Posted on December 31, 2012
Here at RepairLabs, we like to lean back and take stock of everything that we do throughout the year and our analysis of tech innovations has abounded.. We thought there would be no better time than the last day of the year to remember the most influential tech events of the year, and to think about what they may mean for us next year. Here is the list of our top 10 favorite tech events of the year.
Apple abandons their near-religious devotion to the 4-inch iPhone screen format in favor of a 5-inch screen. Apple chose to go with totally expanded device (pictured on the right) rather than just expanding the screen. Ahhhhhh real –estate.
What this means for 2013: With Apple finally willing to innovate again, rather than rigidly sticking to a (now) arbitrary design, we can expect great changes to come: NFC chips, wireless charging, waterproofing, and better cameras could all be in the works.
The way that we interact with technology is changing, now we’re more likely than ever to be multi-tasking and using multiple screens. We’ll watch TV and surf the web, or play a game on our smartphone and keep one eye on social media on a tablet as well. Enter new devices such as the Wii U, a tablet/remote control to augment what’s happening on our screens. This screen device can be used as a controller or as a supplementary piece, think DVD on TV, except all the extra info is on your Will U.
What this means for 2013: Your tablet is gonna become the supplementary device to your TV. Conan’s doing it already with Team Coco for the iPhone, and there are just going to be more and more shows, movies and games jumping on the bandwagon. Expect a mild case of information overload around June.
So what is a light field camera? Lytro is. And? It lets you focus anywhere, even after the picture has been taken. It’s essentially a camera that focuses on everything. Word is that Toshiba is now developing a lens with this capacity that’s approaching being able to fit into the slim profile of the iPhone. So between Toshiba and Apple, Lytro may be able to put this technology into your smartphone. Though the technology is not perfect just yet, it has endless potential to change the way we photograph with our phones.
What this means for 2013: Expect the camera phone competition to get HOT. Really really hot. And the democratization of photography: everybody will be able to take beautiful photos, with just your phone.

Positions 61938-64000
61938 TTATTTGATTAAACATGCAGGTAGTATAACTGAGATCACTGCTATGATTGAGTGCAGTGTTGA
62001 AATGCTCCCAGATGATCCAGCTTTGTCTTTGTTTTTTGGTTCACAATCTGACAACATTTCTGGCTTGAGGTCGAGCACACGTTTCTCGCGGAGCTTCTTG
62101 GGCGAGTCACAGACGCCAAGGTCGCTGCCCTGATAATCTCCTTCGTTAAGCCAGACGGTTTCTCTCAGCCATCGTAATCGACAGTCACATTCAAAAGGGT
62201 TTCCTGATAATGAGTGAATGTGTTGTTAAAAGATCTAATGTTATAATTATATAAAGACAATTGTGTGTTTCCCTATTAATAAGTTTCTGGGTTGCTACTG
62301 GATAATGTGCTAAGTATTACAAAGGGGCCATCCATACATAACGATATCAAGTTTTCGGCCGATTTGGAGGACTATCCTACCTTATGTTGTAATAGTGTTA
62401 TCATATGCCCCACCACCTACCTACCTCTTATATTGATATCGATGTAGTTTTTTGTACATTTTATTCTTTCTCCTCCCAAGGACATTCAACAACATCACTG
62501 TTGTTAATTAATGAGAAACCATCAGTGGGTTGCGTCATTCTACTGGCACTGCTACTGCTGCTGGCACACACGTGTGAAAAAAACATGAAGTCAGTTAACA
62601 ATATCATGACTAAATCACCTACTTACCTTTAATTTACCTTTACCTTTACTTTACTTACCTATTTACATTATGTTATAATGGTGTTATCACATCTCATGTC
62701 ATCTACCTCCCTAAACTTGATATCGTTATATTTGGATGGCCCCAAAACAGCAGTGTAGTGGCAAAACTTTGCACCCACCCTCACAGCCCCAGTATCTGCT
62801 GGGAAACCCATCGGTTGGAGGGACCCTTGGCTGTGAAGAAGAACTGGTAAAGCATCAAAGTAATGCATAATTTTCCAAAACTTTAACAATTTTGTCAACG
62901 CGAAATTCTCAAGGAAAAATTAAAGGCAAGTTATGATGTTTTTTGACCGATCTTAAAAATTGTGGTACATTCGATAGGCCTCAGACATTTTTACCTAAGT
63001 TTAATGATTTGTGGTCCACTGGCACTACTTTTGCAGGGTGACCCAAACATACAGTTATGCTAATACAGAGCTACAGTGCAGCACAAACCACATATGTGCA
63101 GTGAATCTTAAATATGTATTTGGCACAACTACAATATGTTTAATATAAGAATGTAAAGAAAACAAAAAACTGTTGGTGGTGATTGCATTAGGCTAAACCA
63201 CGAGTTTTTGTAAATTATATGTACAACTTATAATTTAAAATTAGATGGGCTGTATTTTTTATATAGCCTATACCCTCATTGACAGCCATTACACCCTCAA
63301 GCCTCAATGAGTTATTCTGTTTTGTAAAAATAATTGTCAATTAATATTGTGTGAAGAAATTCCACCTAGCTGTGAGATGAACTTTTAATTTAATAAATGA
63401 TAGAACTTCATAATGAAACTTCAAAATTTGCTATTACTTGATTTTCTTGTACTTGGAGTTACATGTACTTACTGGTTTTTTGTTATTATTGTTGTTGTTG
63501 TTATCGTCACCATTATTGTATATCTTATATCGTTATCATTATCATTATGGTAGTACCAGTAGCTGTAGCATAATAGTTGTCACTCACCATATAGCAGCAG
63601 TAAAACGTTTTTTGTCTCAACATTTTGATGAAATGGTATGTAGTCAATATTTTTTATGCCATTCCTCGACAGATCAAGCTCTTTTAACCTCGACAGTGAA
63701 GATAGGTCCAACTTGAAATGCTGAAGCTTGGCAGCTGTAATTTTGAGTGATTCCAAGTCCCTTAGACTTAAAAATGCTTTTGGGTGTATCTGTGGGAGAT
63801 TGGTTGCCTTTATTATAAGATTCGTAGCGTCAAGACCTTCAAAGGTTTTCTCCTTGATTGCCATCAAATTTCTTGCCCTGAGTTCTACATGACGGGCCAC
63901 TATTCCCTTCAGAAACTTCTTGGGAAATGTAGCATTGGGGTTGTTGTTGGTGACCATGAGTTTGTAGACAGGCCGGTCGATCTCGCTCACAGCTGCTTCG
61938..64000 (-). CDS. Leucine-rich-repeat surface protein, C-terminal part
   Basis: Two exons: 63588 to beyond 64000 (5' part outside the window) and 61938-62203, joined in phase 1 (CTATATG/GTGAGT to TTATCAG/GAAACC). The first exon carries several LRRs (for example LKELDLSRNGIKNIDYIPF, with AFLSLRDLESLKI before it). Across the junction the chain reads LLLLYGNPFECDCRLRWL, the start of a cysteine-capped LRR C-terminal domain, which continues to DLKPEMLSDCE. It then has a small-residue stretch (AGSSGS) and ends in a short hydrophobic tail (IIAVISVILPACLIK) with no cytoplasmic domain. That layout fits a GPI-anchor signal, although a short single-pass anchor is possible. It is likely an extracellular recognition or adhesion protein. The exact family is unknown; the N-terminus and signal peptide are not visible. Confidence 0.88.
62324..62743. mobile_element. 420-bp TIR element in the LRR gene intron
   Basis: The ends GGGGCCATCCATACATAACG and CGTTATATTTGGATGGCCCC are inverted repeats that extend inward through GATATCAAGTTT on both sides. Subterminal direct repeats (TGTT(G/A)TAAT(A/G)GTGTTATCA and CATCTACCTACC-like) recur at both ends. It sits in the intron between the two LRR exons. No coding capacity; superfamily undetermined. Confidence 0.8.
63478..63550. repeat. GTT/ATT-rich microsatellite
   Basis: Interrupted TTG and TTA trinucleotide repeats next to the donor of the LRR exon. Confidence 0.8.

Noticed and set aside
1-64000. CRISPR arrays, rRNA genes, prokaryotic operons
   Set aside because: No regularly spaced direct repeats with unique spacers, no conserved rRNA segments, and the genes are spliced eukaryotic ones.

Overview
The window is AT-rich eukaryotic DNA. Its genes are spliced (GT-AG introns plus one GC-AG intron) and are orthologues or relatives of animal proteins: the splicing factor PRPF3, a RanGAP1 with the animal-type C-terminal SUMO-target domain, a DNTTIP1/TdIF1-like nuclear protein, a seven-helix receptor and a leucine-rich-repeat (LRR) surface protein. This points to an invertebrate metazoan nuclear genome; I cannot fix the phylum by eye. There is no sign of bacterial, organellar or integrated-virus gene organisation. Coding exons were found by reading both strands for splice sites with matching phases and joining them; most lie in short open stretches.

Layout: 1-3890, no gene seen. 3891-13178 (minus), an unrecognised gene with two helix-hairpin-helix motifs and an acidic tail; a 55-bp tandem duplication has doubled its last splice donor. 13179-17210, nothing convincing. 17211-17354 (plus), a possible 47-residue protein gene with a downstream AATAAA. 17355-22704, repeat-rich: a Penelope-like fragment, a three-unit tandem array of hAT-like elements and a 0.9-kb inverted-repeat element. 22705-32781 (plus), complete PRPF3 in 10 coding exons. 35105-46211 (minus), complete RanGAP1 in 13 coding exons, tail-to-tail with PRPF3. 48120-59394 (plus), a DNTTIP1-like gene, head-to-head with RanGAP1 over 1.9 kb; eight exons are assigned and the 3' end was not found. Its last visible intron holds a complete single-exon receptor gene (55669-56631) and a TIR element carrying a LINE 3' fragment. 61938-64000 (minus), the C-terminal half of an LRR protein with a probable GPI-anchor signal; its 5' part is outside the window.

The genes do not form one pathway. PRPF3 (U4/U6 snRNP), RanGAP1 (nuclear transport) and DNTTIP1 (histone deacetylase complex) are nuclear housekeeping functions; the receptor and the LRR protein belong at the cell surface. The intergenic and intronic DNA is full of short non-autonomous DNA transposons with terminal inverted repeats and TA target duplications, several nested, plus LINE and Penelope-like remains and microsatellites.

How about a nifty little attachment for your iPhone or iPad that allows you to accept credit cards? How about doing business anywhere you can get a WiFi signal or cellular connection? Though introduced in 2010, the Square card reader has grown in 2012 and allowed businesses to take their credit card payments anywhere. And it’s not just for craft fairs any more. Think food trucks and mobile diagnostic centers, just to name a couple. Square brings payments to the common folk with a 2.75% charge per swipe with no additional fees or prohibitive overhead in costs or setup. Business owners can simply sign up and the Square Reader is free.
What this means for 2013: Maybe your barber will come to you, or you can have your Thin Mints the second the Girl Scouts come around, if their Scout Mom happens to have a Square reader on her phone. Square giftcards are also up and coming in the future, along with Square Wallet, an app which purports to replace and upgrade your traditional physical wallet, cash, and credit card system.
The Microsoft Surface was what the world was waiting for: a PC/ Windows compatible tablet. It also fused the purposes of the laptop computer (mostly work) and the touch tablet (mostly play) into one neat, clicky, keyboardy, kickstandy little package. Offering a competitive price point, size, weight, portability, hard drives, keyboard AND touch screens, and Wifi connectivity, it seems to beautifully marry purposes of the ultrabook and the tablet.
What this means for 2013: Though the Surface’s OS, Windows 8, has debuted to much criticism, expect this device to only grow in popularty as it will feature full Office functionality. Business travelers, rejoice!
Just like Thelma and Louise. We guess they’ve never heard the expression “Dance with the one one that brought you,” because both organizations seem to be forgetting the root cause of their success: their users. Both have disregarded the needs and wants of their users in favor of seemingly endless tweaks and policy changes designed to enhance profitability. We have no beef with making a profit (we all aspire to be profitable) – but not at the expense of the users. Every little tweak seems to a little piece of the joy out of using the thing and adds to the complexity of life. Take FB’s IPO and Timeline updates, and Instagram’s disasterously bad (in the PR world at least) acquisition by Facebook: neither designed to enhance user experience.